September 2021 marked the return to normal business life for many, following the hiatus caused by Covid, multiple lockdowns and the work from home rule. But as we head back into the office, into networking events and even begin entertaining colleagues and clients again, it’s perhaps a good time to remind ourselves of some of the guidelines on spending on gifts and entertainment.
The simple fact is that there is no actual limit on how much you can spend on staff and client entertainment – other than that set by your own (company) means. If you fancy flying to the Monaco Grand Prix, hiring a yacht in the marina for the weekend and dining on caviar and lobster, then in theory, if you can afford it you can book it.
P11D Taxable Expenses
Perhaps a better question to ask therefore is what are the tax implications of staff and client entertainment? The example given above may be affordable (for some) but would be hugely costly from a tax perspective as there are limits set by HMRC on how much you can spend on hospitality and gifts before they become taxable benefits. Taxable benefits are declared through the P11D returns system and can affect your personal allowance in subsequent years.
Some examples of staff entertainment tax limits are noted below but it is worth noting that entertaining clients or potential clients is not an allowable deduction for Corporation Tax purposes. Furthermore, the individual should also be notified of the value of the entertainment and should be declaring it back through their own business for P11d purposes. Suddenly Monaco is not so shiny, especially if you end up paying for it next year through a greatly reduced tax allowance!
As well as contending with tax on entertainment, the Bribery Act 2010 should also play a part in your decision making when entertaining clients. The act says any gift (includes hospitality) must:
- Not have the ‘intent to induce improper conduct’
- Be ‘proportional’
- Not be lavish
- Must not offend or discriminate
- Have (the ability) to offer an element of reciprocation
So, if you’re considering any significant gifts, events or hospitality to re-establish relationships or build brand awareness, it might be worth considering the following guidance:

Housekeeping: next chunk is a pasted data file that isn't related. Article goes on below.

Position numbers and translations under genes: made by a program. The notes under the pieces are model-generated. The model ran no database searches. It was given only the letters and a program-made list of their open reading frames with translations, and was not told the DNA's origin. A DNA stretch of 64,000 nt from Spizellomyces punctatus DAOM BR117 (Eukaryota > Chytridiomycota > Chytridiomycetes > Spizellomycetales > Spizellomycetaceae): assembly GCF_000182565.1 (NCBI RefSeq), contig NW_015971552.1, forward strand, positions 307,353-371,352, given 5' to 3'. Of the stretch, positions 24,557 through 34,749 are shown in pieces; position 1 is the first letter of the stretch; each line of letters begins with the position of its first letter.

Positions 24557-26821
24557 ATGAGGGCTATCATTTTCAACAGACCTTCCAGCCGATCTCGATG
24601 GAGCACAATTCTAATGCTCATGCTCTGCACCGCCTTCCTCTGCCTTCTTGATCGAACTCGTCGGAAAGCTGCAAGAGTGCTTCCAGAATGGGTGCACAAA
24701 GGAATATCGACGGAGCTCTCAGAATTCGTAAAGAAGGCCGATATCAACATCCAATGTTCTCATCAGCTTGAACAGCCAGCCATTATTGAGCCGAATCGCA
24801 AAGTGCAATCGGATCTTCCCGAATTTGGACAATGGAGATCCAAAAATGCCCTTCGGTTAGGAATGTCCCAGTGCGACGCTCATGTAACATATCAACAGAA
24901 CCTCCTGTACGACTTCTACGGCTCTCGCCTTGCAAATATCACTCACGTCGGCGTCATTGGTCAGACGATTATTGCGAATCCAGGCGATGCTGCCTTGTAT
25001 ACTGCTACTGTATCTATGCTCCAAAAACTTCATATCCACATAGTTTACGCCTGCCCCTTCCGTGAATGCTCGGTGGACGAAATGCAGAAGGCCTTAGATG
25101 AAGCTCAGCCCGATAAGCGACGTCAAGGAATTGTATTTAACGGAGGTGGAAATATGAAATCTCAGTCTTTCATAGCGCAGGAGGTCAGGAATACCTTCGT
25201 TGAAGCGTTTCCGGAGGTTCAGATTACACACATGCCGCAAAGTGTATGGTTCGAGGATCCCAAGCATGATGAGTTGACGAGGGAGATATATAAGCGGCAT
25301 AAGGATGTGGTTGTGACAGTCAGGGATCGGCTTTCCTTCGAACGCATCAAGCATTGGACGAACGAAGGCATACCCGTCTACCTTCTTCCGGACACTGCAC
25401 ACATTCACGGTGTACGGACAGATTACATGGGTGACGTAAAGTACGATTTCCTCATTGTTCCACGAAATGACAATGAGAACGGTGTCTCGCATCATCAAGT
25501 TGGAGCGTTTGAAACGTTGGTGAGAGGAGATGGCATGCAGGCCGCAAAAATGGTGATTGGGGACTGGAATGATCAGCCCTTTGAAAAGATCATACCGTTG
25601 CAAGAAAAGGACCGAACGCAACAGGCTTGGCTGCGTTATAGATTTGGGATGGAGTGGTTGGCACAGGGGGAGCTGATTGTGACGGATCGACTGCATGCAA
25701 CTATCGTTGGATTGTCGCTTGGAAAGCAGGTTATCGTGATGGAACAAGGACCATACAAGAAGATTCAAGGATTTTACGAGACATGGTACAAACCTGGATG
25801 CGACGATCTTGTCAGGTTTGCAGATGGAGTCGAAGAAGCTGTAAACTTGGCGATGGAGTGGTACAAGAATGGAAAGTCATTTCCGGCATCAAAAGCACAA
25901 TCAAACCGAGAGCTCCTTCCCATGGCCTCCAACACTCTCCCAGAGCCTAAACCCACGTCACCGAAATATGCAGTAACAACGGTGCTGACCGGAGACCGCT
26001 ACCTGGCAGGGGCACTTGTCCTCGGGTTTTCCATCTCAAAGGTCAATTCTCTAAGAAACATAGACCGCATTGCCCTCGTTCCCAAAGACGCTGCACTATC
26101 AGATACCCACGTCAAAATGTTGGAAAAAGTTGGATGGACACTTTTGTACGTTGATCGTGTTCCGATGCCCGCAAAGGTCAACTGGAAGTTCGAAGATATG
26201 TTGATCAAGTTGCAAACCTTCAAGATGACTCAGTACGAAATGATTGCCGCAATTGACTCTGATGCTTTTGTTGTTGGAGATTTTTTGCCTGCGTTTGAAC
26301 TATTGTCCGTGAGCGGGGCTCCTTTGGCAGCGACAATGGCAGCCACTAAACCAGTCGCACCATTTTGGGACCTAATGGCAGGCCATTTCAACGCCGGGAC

- Use the gift or hospitality as a thank you, once business has been closed so it is a reward rather than an inducement
- Limit the value per head/individual to less than £50 in any single instance. At this level you can ensure a degree of reciprocation could be achieved even if it were your smallest client
- Ensure that you use the gifts or entertainment evenly as a reward, avoid cherry picking
- Avoid any gifts or hospitality that may be discriminatory or cause offence – wine tasting or events that involve gambling may not be appropriate to some religions and age groups or may not take account of someone’s personal circumstances
Whilst this refers to legislation, many companies are paying much closer attention to bribery and corruption as part of their own Corporate Social Responsibility and may have their own internal rules on employees receiving gifts or hospitality. So, it’s worth checking with possible attendees in advance.
The Christmas Party!
All being well, 2021 will see the return to the Xmas party, as DJs around the country dust off their copies of ‘Come On Eileen’ in preparation. You may therefore feel like making this one a big one. But sadly, there are some tax limitations around this too, centred around a per head allowance, whereby the total cost of the event is split evenly between those attending. However, that also requires the event to be open to all employees. The £150 allowance should include all costs associated with the event such as VAT, taxis and overnight accommodation. If its likely to exceed £150/head then consider asking staff to contribute to cover the excess. They may prefer doing this to having any additional spend show up on a P11d and impact their personal allowance next year – for the sake of a night out!
If there’s still some hesitation around big groups and hospitality, then you might consider a gift to staff. In this case the sensible limit comes down to £50 as this is classed as a trivial benefit for tax purposes. Broadly, a trivial benefit is one that is non-contractual, costs £50 (including VAT) or less per employee and is not for services performed. But be careful. If the cost exceeds £50, the whole benefit is taxed, not just the excess. Feeling like this is all too much to think about? Thinking vouchers or cash bonuses may be easier and avoid tax limits? The position on these is far simpler – both will be classed as income and taxed accordingly.
The world of entertaining, gifting and corporate hospitality has certainly changed a lot in the last decade through legislation, but increasingly internal checks and balances within organisations are playing a greater role in what is deemed acceptable. It may feel like a bit of a moral and legislative minefield but don’t ever let this distract from the benefit that can be gained by getting teams of clients or employees together to boost morale, celebrate successes and most importantly just to say thank you. Don’t lose sight of that.